Pittsburgh Pirates preview: Postseason possible if pitching performs

Pittsburgh Pirates preview
Reigning NL MVP Andrew McCutchen will need help to get the Pirates back to the postseason in 2014. (Getty Images)

Even after their first winning season and playoff appearance since 1992, the Pittsburgh Pirates have plenty to prove in 2014, especially to those doubting the Bucs as NL Central contenders. At first glance, the doubters appear to have an edge given the Pirates spent a measly $7 million during the offseason on two free agents — starter Edinson Volquez (one year, $5 million) and re-signing-shortstop Clint Barmes (one year, $2 million). Yawn.

GM Neal Huntington struck gold over the past two years with starting pitcher reclamation projects — the now-departed A.J. Burnett posted a 26-21 record and 3.41 ERA in 393.1 innings over two seasons, and Francisco Liriano became the unexpected ace last season with a 16-8 record and 3.02 ERA — but is it realistic to expect lightning to strike a third time with Volquez? If spring stats are any indication, Huntington’s mojo may be fading — the 30-year-old Volquez is 0-2 in two starts, giving up 14 hits and 11 earned runs in only nine innings.

Following Burnett out of town were rent-a-players Justin Morneau and Marlon Byrd, along with Garrett Jones, who tallied 100 homers with the Pirates over the past five years. So, with big names leaving and no-names coming in, what can Pirates fans get excited about in 2014?

Plenty. For starters, 2013 NL MVP Andrew McCutchen, emerging superstar Starling Marte, 2013 rookie sensation Gerrit Cole, and the expected emergence of a handful of prospects, including Jameson Taillon and Gregory Polanco.

NL Manager of the Year Clint Hurdle guided the Pirates from 79-83 in 2012 to 94-68 record last season, and the big jump had nothing to do with an offensive outburst. The Pirates scored 651 runs in 2012 and dropped to 634 last year, ninth in the NL. The 15-game improvement had everything to do with pitching — runs against dropped from 674 in 2012 to 577 a year ago, third best in the NL.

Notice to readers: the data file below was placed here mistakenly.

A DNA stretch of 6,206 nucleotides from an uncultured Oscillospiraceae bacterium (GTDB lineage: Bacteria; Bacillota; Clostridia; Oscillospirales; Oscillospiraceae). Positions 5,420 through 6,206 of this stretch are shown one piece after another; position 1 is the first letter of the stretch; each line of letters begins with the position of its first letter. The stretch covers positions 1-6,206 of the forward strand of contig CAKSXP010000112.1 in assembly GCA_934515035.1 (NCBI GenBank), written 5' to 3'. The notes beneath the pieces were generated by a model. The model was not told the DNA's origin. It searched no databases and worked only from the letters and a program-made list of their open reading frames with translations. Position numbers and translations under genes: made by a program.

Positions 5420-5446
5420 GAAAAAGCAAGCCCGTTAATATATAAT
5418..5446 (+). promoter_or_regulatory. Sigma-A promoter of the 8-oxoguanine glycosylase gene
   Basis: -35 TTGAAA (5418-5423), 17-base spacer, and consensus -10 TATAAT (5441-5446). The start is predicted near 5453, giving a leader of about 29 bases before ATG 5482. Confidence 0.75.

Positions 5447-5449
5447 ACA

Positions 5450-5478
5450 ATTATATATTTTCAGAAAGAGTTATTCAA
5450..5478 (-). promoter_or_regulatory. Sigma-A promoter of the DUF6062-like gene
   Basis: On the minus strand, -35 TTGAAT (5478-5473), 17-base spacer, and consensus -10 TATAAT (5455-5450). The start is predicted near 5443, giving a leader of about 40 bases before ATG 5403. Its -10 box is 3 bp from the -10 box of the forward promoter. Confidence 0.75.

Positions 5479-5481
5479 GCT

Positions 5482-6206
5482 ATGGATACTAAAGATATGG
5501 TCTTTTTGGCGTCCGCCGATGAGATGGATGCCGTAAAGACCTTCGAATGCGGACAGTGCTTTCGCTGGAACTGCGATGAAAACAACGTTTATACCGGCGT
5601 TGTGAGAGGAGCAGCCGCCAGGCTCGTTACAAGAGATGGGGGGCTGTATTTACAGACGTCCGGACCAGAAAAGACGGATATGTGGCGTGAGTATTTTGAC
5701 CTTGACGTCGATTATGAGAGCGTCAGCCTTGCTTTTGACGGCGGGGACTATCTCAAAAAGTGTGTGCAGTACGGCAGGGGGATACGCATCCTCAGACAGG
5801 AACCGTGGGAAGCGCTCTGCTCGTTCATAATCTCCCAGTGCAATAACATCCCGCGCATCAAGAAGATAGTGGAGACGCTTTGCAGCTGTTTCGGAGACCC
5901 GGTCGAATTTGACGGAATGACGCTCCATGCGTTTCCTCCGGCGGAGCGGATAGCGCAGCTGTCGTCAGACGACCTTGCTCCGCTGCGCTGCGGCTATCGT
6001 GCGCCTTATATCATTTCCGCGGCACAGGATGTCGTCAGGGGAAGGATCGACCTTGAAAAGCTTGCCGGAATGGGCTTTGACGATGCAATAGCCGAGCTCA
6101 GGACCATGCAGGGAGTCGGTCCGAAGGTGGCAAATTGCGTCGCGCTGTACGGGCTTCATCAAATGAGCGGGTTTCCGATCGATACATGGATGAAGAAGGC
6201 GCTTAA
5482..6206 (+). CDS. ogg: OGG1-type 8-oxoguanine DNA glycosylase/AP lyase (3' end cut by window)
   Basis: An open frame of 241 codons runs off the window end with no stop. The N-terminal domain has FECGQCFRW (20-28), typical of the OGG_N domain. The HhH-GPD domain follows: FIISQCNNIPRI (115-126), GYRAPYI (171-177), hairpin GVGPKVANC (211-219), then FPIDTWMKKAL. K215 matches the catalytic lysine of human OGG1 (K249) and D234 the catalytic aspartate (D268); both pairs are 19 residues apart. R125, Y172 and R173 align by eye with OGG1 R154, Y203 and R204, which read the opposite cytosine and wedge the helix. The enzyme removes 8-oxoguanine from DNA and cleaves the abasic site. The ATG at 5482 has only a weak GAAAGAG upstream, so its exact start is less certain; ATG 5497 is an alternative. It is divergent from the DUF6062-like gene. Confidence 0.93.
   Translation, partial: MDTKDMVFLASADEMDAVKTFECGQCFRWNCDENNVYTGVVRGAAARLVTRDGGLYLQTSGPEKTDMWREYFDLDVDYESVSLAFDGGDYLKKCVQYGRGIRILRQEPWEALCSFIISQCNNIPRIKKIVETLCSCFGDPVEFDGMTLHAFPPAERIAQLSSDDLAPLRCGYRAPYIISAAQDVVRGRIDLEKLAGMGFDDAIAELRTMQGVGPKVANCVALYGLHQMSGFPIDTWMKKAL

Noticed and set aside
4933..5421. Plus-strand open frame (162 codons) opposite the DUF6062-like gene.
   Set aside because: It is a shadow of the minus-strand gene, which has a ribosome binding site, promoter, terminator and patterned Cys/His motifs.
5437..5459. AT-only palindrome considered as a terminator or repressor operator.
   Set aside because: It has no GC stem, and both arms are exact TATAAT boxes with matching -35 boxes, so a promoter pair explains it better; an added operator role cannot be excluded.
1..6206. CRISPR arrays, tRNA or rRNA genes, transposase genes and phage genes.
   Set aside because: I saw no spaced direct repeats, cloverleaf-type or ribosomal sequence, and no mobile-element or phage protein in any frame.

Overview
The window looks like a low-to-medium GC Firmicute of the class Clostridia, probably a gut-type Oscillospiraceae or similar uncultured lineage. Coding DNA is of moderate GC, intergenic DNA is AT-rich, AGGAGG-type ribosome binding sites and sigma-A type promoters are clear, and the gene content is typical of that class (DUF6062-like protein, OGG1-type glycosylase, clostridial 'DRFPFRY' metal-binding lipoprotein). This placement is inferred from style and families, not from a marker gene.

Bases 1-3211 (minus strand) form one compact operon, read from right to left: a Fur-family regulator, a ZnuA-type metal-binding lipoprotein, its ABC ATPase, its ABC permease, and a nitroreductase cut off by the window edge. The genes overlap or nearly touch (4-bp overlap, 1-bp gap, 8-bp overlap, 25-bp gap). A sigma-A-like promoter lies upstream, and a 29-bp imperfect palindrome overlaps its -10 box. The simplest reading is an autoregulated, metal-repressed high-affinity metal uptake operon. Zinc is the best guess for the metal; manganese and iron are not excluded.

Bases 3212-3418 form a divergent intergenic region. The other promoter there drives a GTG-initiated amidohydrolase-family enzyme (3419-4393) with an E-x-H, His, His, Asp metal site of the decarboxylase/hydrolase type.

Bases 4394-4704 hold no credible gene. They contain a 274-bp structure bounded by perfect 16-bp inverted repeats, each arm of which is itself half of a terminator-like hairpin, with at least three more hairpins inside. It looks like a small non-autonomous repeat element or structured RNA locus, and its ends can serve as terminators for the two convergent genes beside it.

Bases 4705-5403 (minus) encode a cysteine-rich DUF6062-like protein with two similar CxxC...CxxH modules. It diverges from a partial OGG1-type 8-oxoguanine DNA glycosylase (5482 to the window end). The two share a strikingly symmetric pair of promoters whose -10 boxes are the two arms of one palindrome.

If the Pirates expect to compete in the postseason this year, the offense can’t waver. It’s a safe bet center fielder McCutchen will replicate his .317, 21 HR, 84 RBI and 27 stolen bases from last year. But can third baseman Pedro Alvarez duplicate his monster season of 36 home runs and 100 RBI? With Jones and Morneau gone, Hurdle is searching high and low for Gaby Sanchez’s platoon partner at first base. Andrew Lambo and Chris McGuiness have disappointed, but journeyman Travis Ishikawa has been on fire recently and could be a surprise to break camp on the 25-man roster.

Russell Martin, a free-agent steal last year, will once again start behind the plate. Chris Stewart was acquired from the New York Yankees in the offseason to back up Martin, but he’s on the DL four to six weeks following knee surgery earlier this week. Barring a trade to acquire a catcher, Tony Sanchez should move into the backup role.

The Pirates hope second baseman Neil Walker rebounds from an injury-plagued season where his average dropped nearly 30 points (.280 to .251). A healthy Walker significantly improves the Bucs’ ability to score runs. His partner up the middle this year, Jordy Mercer, takes over the reigns at shortstop after playing Barmes’ understudy last season.